Island Town

Reviewer's Rating

Island Town is a three-hander set in an unnamed town in the UK, telling the story of Kate – a young woman whose life is turned upside-down by being responsible for killing her two best friends in a car accident. The story is told with Kate having served a prison sentence – returning to the town, and reliving memories of the three years leading up to the accident.

Simon Longman’s script is very much about the stultifying effects of being young in a dead-end town with nothing to do. It presents a picture of a world in which drinking and drug taking are the best available antidote to boredom, finding meaningful employment seems like an impossibility, people are left exposed by cuts to social services, domestic abuse is endemic, and all that gives anyone any hope is the dream of escape.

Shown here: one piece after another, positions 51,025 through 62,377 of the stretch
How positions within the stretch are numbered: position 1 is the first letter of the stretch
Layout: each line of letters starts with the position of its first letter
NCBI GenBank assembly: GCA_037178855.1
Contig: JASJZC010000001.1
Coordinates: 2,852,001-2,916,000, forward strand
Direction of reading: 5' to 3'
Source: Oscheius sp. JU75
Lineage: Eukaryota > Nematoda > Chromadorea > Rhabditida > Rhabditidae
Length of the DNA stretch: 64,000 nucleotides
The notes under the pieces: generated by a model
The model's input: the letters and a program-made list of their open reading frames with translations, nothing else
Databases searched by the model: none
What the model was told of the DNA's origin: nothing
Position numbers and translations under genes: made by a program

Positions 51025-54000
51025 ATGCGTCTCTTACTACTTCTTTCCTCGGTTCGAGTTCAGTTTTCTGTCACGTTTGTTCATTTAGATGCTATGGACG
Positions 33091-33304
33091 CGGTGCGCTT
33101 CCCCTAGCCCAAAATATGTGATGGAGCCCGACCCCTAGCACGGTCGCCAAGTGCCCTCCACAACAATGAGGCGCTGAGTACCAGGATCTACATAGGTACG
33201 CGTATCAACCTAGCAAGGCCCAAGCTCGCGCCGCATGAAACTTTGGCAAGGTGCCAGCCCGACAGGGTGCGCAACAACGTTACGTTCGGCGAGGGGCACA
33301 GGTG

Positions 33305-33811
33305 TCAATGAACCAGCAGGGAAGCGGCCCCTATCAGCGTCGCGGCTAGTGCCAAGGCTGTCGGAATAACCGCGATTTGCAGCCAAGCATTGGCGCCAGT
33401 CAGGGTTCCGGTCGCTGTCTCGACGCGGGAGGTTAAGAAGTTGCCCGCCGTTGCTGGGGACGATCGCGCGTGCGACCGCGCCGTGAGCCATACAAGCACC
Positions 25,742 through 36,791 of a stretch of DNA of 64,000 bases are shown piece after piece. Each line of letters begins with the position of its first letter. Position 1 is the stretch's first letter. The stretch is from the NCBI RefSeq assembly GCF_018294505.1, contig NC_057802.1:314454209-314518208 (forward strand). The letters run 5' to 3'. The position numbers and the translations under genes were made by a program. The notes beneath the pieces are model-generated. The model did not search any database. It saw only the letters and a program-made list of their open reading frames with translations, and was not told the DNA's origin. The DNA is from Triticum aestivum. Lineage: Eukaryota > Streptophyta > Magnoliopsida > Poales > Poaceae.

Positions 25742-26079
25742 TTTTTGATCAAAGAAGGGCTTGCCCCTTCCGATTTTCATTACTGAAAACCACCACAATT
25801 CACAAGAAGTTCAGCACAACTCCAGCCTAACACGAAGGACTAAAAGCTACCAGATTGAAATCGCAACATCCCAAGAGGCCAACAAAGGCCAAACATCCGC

Stef O’Driscoll’s production is sharp and fast paced. It’s also full of sympathy and affection for its three main characters. Performed in the Roundabout at Summerhall (in a production coproduced by Paines Plough and Theatre Clwyd) it’s stripped back, in-the-round, rough theatre: no set, no props – just actors in an empty space in close proximity to the audience.

My one issue is with the final stretch of the play. Though the whole thing centres around this event – I’m not entirely sure what the car crash brings to Longman’s script other than a dramatic context, and as soon as it becomes the centre of attention things start to lag. The tragedy and Kate’s subsequent remorse ended up, for me at least, overshadowing what was most interesting about Longman’s play and O’Driscoll’s production: the unexpected tenderness and companionship found amidst an environment of hopelessness evident in the friendship between these three kids. I sort of wish there had been enough confidence in this and its ability to engage for Longman to have dispensed with the dramatic conceit, with felt a bit (unlike the rest of the play) predictable and, dare I say it, cheaply dramatic.

Jack Wilkinson, Charlotte O’Leary and Katherine Pearce work well together as a cast – offering three bittersweet and never less than truthful performances. For forty-five minutes this was an electric piece of theatre.